Economy & Business

Has the Globalization Trend Already Peaked?

‘I would bet on globalization slowly being in abeyance,” tech entrepreneur Peter Thiel said in a video interview with George Mason University economist Tyler Cowen. “I think with the benefit of hindsight, we will realize that 2007 was not just the peak year of the finance boom, but also the peak year of globalization, like maybe 1913.”

It’s a tantalizing thought, and Thiel is well worth a listen. He is the co-founder of PayPal and the first outside investor in Facebook, selling his initial $500,000 investment eight years later for $1 billion. His record for spotting future trends and flexion points is impressive.

His reference to 1913 was surely meant to be — and should be — chilling. That was the last full year before the outbreak of World War I, a conflict in which about 16 million people died. In its wake, Communists took over Russia and Hitler took over Germany. The war made the world safe not for democracy, as Woodrow Wilson had hoped, but for totalitarianism.

Thiel adds that “happily,” the decline in globalization “hasn’t resulted in a world war, at least not yet.” But that’s not the only possible damage. The globalization resulting largely from British policies — free trade, the gold standard — was not re-established after World War I. Instead, trade protectionism and unstable currencies led to the Great Depression.

World trade fell about 90 percent between 1929 and 1933, as shown in the famous spiral graph in MIT economist Charles P. Kindleberger’s classic The World in Depression 1929–1939. The result was not, as current critics of globalization might suggest, good for the workingman. It was economic disaster, political instability, and World War II, in which about 60 million people died.

As commemorations of the centenary of World War I last year reminded us, 1914 was a flexion point in history. Is Thiel right in supposing, or fearing, that 2007 was a flexion point, too? There are unsettling indications that the answer is yes.

One is that world trade has been declining. As Cowen notes in response to Thiel, and as economists in the World Trade Organization recently reported, world trade, which increased at two to three times the rate of world gross domestic product in the years before 2007, has slowed since, to about the same rate as or slightly lower than the disappointing growth in world GDP. That’s not Kindleberger’s spiral graph, but it’s not good news either.

International trade makes goods and services cheaper for consumers and creates new markets for producers. In the quarter-century from 1982 to 2007, it has lifted hundreds of millions of people — especially but not only in China and India — from deep poverty to middle-class comfort or better.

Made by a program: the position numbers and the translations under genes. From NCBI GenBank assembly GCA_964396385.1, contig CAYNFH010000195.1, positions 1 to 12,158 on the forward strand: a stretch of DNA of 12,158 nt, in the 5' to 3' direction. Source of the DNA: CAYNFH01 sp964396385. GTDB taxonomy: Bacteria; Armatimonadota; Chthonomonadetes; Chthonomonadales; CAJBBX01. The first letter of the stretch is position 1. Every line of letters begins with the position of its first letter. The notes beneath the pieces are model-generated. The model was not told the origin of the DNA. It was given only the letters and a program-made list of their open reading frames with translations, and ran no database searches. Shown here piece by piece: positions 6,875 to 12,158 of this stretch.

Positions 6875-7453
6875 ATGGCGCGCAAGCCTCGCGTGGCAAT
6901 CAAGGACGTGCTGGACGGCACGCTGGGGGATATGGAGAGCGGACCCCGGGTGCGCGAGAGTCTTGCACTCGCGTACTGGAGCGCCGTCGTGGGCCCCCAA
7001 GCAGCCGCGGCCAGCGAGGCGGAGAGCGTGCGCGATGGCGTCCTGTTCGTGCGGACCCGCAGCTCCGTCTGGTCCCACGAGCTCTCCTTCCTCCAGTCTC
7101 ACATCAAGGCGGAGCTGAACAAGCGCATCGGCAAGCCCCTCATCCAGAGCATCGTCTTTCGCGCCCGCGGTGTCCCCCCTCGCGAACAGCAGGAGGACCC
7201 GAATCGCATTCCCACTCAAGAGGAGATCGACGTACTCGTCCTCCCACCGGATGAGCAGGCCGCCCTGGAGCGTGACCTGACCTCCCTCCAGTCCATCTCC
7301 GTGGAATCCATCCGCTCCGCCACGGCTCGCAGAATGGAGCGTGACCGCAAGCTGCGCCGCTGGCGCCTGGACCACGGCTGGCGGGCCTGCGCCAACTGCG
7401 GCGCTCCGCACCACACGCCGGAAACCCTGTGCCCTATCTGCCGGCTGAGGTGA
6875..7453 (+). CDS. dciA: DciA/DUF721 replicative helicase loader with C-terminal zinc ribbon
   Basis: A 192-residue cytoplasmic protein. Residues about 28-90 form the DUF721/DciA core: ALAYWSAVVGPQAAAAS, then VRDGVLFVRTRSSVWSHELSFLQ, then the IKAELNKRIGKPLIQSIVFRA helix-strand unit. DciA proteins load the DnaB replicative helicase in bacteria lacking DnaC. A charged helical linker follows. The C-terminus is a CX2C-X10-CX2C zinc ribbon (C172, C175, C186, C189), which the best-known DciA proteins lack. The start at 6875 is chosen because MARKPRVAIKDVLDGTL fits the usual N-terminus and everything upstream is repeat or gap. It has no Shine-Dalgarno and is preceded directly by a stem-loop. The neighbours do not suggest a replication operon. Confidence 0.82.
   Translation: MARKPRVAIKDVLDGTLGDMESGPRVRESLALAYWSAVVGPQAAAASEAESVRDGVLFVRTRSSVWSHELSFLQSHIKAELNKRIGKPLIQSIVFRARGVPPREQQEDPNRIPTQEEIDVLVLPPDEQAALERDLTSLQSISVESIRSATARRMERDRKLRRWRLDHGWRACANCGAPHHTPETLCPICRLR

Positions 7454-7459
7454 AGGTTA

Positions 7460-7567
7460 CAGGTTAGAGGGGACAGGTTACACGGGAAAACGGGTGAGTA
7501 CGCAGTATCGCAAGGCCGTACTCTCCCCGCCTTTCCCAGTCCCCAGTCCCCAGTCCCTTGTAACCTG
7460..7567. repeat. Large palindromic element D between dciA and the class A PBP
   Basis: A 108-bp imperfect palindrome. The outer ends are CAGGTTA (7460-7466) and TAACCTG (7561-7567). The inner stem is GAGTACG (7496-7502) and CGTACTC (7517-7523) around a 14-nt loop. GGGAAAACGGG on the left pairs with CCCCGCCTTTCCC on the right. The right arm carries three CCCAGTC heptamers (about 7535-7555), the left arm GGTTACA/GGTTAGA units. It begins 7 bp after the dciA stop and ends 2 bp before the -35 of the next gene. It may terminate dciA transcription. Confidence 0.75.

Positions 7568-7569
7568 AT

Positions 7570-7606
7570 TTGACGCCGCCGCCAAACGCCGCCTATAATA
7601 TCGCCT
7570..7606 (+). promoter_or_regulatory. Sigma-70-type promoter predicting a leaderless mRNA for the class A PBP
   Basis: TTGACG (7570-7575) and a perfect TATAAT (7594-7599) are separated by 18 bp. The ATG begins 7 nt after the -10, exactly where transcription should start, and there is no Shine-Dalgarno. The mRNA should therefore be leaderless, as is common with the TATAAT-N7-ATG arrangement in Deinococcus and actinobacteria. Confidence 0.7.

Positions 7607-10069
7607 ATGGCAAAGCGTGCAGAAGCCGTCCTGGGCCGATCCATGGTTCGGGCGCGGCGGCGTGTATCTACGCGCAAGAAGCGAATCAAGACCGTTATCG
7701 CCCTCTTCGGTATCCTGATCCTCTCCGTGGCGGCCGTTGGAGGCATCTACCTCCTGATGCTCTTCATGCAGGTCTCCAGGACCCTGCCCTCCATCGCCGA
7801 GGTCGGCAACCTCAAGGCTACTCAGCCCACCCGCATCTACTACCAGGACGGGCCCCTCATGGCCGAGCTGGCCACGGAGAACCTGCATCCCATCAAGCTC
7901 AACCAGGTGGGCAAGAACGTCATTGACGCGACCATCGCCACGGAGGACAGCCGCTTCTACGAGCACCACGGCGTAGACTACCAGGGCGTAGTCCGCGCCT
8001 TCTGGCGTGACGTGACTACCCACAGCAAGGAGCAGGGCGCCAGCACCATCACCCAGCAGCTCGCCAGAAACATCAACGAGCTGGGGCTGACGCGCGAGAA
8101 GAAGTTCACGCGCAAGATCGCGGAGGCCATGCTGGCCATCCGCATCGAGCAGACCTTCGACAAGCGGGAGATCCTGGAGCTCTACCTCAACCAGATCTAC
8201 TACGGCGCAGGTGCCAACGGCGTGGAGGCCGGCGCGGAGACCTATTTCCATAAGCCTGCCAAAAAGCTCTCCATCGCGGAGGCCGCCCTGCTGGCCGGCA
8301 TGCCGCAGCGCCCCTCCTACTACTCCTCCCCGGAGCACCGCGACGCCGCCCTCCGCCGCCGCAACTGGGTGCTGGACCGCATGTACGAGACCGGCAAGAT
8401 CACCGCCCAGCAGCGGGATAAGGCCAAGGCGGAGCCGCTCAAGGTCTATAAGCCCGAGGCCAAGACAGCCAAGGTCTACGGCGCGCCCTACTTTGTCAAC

Another negative trend since 2007 is growing violence. In his 2011 book, The Better Angels of Our Nature, Harvard psychologist Steven Pinker argued persuasively that violence, military and domestic, has declined drastically from earlier peaks. About 4,000 American soldiers died in eight years of war in Iraq. On the first day of the Battle of the Somme in 1916, the British death toll was 19,000. On one day.

Recently, Australia’s Institute for Economics and Peace has reported that war deaths and global violence have been rising since 2007, to 163,000 in 2014. That’s well below World War levels, but still disturbing.

Political freedom, too, seems to be on the decline, and from about the same flexion point. In its 2015 annual report, Freedom House reports that the number of countries with declines in freedom has exceeded those with improvements in freedom in every year from 2006–14.

And it’s well known that economic growth in the years after 2007 has lagged behind pre-2007 levels. Immigration to the United States is sharply down — there was no net immigration from Mexico in 2007–12 — and so is internal migration within the country. As in the 1930s, though to a lesser extent, in hard times people tend to hunker down.

If Thiel is right, why was 2007 a flexion point? Bad U.S. policy surely played a major role. A losing strategy in Iraq (reversed by the Bush surge, with gains squandered by the Obama withdrawal) weakened America’s reputation for maintaining order in the world. Misguided Clinton and Bush housing policy plus stupid regulation led to the financial crisis.

Let’s hope the post-2007 negative trends are temporary and limited. But let’s start thinking hard about how to reverse them.

— Michael Barone is senior political analyst for the Washington Examiner. © 2015 The Washington Examiner. Distributed by Creators.com.

Michael Barone is a senior political analyst for the Washington Examiner, resident fellow at the American Enterprise Institute, and longtime co-author of The Almanac of American Politics. © 2018 Creators.com

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